REVIEW (From a distance): The Legend of Moby Dick Whittington (Sleeping Trees)

The latest lockdown may be over but for many people around the country, continued restrictions mean seeing a pantomime is impossible this year. Oh no it isn’t! While the curtain may have been brought down prematurely on many live pantomimes, Sleeping Trees are bringing the magic of panto into your living room with The Legend of Moby Dick Whittington.  We were lucky enough to get a sneak peak at this festive, family adventure which is available to stream into your homes throughout December.

John Woodburn, James Dunnell-Smith and Joshua George Smith. Photo credit: Shaun Reynolds

Like everyone else, the Sleeping Trees team are having a low-key festive celebration. With the Christmas tree up, James’ famous mince pies in the oven and the pyjama-clad trio’s tastebuds tingling after some overly hot hot chocolate, it’s time to settle down on the sofa for the Sleeping Trees annual Christmas living room adventure. But what story will they tell this year? James wants to do Dick Whittingon, Josh makes the case for Moby Dick and John picks Pinnocchio, so there’s nothing for it but to perform The Legend of Moby Dick Whittington. But not before we pause the recording to collect the various props we’ll need for the obligatory audience participation…..

Cushions, bedsheets, scrunched up paper, toilet role tubes and kitchen utensils at the ready, it’s time to hit play once more and watch as the not so traditional tale unfolds. Mayor of London, Dick Whittington, is turning on the Christmas lights of London for the very first time. But, an unfortunate accident sees him knock Santa Claus into the Thames, where he’s gobbled up whole by a giant white whale. So Dick finds himself on a quest to save Christmas, aided by trusty sidekick Cat, marine biologist Captain (Jessica) Ahab and veteran whale stomach escapologist Pinnocchio. With King Rat and his minions on their tail, can they rescue Santa and save Christmas forever? (And will James remember to turn off the oven in time to save his famous mince pies?)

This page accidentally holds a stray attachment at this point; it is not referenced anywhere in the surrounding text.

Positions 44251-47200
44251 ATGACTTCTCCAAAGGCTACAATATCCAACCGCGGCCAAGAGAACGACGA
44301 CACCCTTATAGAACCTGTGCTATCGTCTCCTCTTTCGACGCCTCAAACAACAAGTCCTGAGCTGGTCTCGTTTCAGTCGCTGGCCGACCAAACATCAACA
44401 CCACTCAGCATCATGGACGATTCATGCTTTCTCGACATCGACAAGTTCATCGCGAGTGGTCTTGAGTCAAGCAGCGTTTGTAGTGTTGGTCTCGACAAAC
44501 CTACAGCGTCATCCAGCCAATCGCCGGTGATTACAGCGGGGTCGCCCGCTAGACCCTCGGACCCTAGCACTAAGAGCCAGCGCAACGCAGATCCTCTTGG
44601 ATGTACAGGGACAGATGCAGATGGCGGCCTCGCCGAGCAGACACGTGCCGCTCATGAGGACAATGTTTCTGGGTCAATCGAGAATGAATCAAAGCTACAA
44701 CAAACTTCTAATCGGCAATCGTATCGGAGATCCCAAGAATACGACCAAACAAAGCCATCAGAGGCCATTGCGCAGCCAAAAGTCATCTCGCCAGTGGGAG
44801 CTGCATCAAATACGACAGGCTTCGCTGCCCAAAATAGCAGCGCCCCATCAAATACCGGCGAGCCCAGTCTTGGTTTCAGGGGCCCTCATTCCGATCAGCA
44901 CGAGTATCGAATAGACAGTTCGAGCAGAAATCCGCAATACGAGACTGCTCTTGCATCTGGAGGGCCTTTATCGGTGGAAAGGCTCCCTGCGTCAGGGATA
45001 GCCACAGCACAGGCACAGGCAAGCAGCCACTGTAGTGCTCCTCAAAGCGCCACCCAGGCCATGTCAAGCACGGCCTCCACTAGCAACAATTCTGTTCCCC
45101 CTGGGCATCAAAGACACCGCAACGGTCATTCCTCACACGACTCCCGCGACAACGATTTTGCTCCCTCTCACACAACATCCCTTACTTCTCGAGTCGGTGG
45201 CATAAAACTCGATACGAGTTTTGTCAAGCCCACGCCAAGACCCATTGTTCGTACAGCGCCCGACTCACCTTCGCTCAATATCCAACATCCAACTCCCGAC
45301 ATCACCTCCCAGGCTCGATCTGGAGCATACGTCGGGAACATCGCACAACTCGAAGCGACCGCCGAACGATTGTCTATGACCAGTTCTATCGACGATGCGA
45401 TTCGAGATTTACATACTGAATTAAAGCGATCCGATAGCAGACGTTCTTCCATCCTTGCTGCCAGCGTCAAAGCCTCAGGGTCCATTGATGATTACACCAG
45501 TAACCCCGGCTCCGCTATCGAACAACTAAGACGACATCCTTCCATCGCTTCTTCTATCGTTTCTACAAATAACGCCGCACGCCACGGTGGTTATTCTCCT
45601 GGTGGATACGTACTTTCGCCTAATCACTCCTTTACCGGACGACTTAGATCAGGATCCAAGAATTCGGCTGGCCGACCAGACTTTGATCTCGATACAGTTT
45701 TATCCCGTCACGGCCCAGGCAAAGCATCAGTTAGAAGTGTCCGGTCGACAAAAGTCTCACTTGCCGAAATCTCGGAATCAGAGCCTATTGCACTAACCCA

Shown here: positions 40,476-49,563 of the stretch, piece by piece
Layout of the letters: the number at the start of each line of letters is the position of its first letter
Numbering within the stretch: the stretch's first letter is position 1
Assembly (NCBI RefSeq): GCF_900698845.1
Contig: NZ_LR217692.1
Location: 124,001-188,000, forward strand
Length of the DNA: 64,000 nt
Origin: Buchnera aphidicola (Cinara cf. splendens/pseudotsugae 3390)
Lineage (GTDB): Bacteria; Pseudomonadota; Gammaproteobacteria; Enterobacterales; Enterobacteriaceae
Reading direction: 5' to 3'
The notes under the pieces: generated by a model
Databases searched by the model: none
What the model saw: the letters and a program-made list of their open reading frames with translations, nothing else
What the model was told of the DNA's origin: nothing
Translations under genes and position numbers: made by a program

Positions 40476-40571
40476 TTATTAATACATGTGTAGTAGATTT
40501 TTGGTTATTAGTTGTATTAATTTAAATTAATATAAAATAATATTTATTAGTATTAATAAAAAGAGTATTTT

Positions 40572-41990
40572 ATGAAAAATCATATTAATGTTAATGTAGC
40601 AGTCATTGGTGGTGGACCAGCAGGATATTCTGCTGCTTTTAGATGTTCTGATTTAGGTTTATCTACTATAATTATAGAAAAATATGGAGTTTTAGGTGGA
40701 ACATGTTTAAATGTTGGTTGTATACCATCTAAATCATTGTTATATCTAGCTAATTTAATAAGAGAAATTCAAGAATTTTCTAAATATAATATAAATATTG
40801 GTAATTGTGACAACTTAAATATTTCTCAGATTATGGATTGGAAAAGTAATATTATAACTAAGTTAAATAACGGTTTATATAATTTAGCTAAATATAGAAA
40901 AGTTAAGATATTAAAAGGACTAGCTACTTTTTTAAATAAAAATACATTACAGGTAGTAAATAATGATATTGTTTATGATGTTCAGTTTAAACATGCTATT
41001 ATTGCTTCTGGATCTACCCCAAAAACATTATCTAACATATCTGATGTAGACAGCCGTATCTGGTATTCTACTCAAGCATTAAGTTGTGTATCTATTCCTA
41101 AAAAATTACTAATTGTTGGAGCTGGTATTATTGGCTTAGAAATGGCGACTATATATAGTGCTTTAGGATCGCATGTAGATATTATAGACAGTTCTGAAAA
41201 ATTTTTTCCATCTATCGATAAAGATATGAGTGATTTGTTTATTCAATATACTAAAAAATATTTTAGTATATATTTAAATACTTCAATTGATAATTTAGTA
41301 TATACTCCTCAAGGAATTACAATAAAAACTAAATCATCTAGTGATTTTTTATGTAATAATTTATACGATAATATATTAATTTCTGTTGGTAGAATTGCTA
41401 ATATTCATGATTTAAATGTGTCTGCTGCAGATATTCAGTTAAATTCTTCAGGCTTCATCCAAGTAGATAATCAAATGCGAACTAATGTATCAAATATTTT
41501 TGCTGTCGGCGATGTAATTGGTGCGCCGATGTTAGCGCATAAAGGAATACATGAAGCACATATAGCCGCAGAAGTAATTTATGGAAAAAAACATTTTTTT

King Rat. Photo credit: Shaun Reynolds

It’s an entertaining mash-up of three unlikely bedfellows which, at around 50 minutes, is a good length for children of all ages and can easily be watched as an evening treat without encroaching on bedtime. It’s well written and uses the household setting to its advantage, making it feel like a real piece of theatre rather than something filmed and watched from home.

The Sleeping Trees team impressively switch characters so many times that it’s impossible to keep track of how many roles they play. And despite being recorded it’s as interactive as any live panto, with plenty of plenty of home role play (and even some toilet roll play). But unlike many pantos, it’s all good clean fun (if you ignore the mess left over once the kids have built and wrecked their homemade ships) which is, quite frankly, astounding for a show which brings together two stories with Dick in the title and one about a boy with an extending wooden appendage. But that doesn’t mean it’s just for the kids. There’s still plenty in the witty script for the grown-ups to giggle at too. Just be prepared for chaos in your living room as the adventure unfolds!

The Legend of Moby Dick Whittington is a fun, festive frolic for the whole family. So grab yourself a mince pie and kick off panto season in true 2020 style from the comfort of your sofa!

The Legend of Moby Dick Whittington is streaming from 1st December 2020 to 5th January 2021. We received a complimentary press ticket in return for a review.  

Running Time: circa 50 minutes (but build in time to pause and collect materials for shipbuilding and other such madcap capers).

Age guidance: Suitable for all ages

Tickets: Available from £5 at: